The root cause of why you have scalp buildup in the first place needs to be addressed. Proper diagnosis will help you treat the issue, preventing buildup from reoccurring.
But, since most scalp buildup looks the same, you may need to see a doctor for accurate insight. They will be able to tell you whether or not your condition is caused by an excess of Malassezia yeast. If not, it could just be an issue of impaired barrier function.
Key Takeaway: You might need a doctor to figure out whether your scalp buildup is yeast related or just a result of impaired barrier function.
If It’s Dandruff: Treat the Yeast and Sebum
Dandruff is a complex interaction of Malassezia yeast and altered sebum composition.
By addressing these two factors, you may be able to get rid of the dandruff-related build up on your scalp.
As of right now, the gold standard of dandruff treatment is anti-fungal agents used to kill Malassezia. Zinc pyrithione shampoos are easily accessible. Ketoconazole shampoos are also commonly prescribed, however, they have to be obtained via a prescription.
Tea tree oil is a natural essential oil derived from the tea tree plant also possesses anti-fungal properties (13). Tea tree oil shampoos are often used to treat dandruff.
Altering sebum composition is a little bit more difficult. Some studies suggest altering dietary carbohydrate intake could benefit sebum composition (14).
Other studies suggest consuming long-chain polyunsaturated fatty acids like DHA and EPA may also modulate sebum composition (15).
Additionally, topically applied fatty acids like linoleic acid have been shown to penetrate the skin and accumulate around the sebaceous gland. This suggests that topically applied oils might also impact sebum in some way.
However, the science isn’t too clear on this.
- Anti-fungal agents are the gold standard for dandruff treatment. They help keep Malassezia yeast at bay.
- Zinc pyrithione is an accessible OTC anti-fungal. Ketoconazole is often used as well, however, it has to be obtained via prescription.
- Tea tree oil is a natural essential oil with anti-fungal properties.
- Modulating sebum composition may also benefit dandruff. The science suggests lower carbohydrate intake, DHA and EPA, and topically applied oils may impact sebum composition favorably.
If It’s Impaired Barrier Function: Repair the Scalp
An impaired barrier function can easily be repaired with topical oils (16).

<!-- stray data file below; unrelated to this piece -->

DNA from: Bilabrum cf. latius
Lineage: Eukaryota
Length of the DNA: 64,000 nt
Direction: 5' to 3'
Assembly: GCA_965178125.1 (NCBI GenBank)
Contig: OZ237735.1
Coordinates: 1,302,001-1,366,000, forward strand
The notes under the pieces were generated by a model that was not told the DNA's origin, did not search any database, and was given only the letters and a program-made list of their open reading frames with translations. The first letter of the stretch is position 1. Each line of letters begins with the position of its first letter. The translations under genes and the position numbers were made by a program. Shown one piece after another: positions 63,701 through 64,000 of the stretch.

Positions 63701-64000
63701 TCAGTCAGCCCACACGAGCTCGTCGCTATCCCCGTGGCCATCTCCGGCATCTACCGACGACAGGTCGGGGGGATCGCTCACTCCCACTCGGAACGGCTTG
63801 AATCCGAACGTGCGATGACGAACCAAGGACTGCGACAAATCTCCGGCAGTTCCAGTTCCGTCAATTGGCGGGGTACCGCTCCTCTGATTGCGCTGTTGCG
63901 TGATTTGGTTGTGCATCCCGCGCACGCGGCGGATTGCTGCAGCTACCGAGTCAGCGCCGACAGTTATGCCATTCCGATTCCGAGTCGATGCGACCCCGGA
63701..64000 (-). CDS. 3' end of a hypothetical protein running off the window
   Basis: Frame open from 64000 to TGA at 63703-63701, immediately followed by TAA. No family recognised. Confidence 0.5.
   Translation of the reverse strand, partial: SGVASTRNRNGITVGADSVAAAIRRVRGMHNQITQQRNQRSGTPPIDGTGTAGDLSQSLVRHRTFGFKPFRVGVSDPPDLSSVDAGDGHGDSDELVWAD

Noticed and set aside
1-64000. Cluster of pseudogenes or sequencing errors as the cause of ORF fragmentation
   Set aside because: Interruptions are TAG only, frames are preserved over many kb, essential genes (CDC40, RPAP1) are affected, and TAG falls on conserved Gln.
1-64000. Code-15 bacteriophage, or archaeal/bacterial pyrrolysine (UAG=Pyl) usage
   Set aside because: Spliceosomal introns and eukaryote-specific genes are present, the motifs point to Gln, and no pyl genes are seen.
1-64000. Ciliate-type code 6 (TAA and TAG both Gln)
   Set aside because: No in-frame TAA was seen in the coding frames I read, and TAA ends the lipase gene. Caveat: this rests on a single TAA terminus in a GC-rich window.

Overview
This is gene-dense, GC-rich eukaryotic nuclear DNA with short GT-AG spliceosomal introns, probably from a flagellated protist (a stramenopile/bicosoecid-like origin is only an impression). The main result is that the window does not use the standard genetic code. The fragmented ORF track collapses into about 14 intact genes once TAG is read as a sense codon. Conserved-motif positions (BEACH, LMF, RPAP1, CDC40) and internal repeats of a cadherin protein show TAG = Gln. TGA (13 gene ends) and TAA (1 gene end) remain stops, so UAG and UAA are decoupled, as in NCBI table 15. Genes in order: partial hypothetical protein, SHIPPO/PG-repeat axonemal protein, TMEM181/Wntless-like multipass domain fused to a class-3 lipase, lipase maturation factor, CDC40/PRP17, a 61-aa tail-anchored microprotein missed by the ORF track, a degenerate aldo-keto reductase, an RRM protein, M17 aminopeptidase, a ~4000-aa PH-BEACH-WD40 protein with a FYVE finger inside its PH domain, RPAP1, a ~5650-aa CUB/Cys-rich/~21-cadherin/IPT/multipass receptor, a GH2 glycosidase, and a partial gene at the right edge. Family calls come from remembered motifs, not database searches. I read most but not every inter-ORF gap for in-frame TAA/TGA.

Linoleic acid is the predominant fatty acid in the skin. It helps to keep water in the skin, which prevents dead skin from building up.
Applying linoleic acid rich oils has been shown to repair the skin barrier. Some oils with proven barrier-promoting properties are sunflower seed oil, coconut oil, argan oil, borage oil, and jojoba oil.
Using these on the scalp on a consistent basis could help to prevent white buildup on the scalp.
Keep in mind, though, that Malassezia yeast feed off fatty acids. It’s important to rule out that factor before introducing oils regularly.
You’ll also need to remove any alkaline or oil-stripping products that could be impacting barrier function.
- Linoleic acid is a predominant fatty acid in the skin that prevents water from leaking out. This promotes healthy skin cell turnover.
- Applying linoleic acid rich oils helps repair the skin barrier.
- Using these on the scalp on a consistent basis could help to prevent white buildup on the scalp.
- Removing alkaline or oil-stripping products is also paramount.
Scalp Cleansing Home Remedies: A Word of Caution
Creating a scalp cleansing home remedy is quite difficult. Hair cleansing products are carefully formulated to stabilize pH levels and cater to the delicate acid-alkaline balance of the scalp and hair shaft.
So, it’s best not to use home remedies to remove your scalp buildup, ensuring you don’t do any extra damage.
Key Takeaway: Hair cleansing products are carefully formulated with pH levels in mind. It’s best not to use home remedies to remove your scalp buildup, ensuring you don’t do any extra damage.
Treat Your White Scalp Buildup By Understanding the Root Cause
White buildup on the scalp comes down to one thing: a faulty skin barrier.
But, there are other factors, like improper product use and Malassezia-associated dandruff.
Interestingly, some cases of scalp build up can be connected to hair loss. This connection indicates the need for proper identification and treatment to possibly prevent associated hair loss.
Treating the root cause of your scalp buildup will help to foster a healthy scalp environment for hair to flourish.
Have you experienced white scalp buildup? Have you found it has been linked to your hair shedding? Let me know in the comments.